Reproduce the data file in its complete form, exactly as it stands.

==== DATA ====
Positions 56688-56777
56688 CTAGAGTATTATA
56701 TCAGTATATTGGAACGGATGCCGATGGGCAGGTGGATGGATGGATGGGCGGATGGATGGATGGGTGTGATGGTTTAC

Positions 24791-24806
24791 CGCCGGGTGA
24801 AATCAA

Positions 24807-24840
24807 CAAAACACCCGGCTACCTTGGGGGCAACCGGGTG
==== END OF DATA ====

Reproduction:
Positions 56688-56777
56688 CTAGAGTATTATA
56701 TCAGTATATTGGAACGGATGCCGATGGGCAGGTGGATGGATGGATGGGCGGATGGATGGATGGGTGTGATGGTTTAC

Positions 24791-24806
24791 CGCCGGGTGA
24801 AATCAA

Positions 24807-24840
24807 CAAAACACCCGGCTACCTTGGGGGCAACCGGGTG